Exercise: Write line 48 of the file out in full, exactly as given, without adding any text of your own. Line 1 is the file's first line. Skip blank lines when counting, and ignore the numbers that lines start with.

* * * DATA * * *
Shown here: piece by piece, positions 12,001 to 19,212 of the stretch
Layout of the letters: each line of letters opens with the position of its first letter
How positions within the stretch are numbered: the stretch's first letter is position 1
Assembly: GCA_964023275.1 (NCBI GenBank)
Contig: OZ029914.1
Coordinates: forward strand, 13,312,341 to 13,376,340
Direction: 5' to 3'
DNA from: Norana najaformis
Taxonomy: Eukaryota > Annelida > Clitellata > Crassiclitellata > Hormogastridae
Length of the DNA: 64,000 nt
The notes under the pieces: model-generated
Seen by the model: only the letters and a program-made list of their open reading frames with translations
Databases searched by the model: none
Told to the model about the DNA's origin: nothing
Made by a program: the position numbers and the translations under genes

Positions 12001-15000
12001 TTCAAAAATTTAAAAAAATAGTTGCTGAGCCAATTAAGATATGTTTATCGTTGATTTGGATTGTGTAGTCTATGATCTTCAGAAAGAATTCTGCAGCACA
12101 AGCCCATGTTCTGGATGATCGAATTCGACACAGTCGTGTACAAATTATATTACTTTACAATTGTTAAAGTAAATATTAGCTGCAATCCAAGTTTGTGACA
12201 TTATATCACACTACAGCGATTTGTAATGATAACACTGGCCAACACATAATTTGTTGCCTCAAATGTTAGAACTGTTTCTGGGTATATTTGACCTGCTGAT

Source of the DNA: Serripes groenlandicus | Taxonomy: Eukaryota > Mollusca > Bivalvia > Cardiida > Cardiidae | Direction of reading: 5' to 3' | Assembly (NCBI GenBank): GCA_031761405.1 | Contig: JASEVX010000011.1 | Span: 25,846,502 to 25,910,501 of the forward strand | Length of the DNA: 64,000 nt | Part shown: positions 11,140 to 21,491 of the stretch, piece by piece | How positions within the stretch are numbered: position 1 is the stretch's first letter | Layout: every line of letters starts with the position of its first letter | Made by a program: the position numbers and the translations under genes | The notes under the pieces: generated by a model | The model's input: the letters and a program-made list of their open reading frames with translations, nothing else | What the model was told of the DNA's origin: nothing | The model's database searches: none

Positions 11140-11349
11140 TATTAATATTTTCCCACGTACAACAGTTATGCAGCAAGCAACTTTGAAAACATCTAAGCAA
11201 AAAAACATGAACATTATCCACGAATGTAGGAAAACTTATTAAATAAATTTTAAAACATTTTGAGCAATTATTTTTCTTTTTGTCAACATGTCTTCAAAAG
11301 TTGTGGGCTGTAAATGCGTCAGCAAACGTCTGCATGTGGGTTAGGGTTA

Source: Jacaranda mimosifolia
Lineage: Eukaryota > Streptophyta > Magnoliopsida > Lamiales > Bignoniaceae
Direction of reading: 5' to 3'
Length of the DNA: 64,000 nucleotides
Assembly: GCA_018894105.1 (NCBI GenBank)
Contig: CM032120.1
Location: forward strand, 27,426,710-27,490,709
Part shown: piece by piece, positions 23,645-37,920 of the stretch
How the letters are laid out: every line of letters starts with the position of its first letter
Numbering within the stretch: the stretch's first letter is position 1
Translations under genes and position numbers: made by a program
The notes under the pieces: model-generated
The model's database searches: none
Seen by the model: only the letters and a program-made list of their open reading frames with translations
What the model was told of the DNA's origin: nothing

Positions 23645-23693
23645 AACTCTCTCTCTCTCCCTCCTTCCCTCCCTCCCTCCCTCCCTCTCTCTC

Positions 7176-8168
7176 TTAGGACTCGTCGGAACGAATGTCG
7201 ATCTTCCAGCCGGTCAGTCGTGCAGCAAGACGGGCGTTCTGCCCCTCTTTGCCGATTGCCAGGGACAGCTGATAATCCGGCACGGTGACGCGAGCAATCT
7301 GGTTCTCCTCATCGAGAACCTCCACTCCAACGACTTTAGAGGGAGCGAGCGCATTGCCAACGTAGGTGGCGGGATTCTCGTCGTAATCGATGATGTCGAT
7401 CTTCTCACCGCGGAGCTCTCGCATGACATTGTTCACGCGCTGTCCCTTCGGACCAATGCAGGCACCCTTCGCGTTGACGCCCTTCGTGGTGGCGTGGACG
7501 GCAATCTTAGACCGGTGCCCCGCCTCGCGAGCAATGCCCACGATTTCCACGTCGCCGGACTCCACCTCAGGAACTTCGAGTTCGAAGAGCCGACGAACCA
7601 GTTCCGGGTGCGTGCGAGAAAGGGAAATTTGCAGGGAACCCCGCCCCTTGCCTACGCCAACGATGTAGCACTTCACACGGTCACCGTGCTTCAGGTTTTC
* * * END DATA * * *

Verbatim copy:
7601 GTTCCGGGTGCGTGCGAGAAAGGGAAATTTGCAGGGAACCCCGCCCCTTGCCTACGCCAACGATGTAGCACTTCACACGGTCACCGTGCTTCAGGTTTTC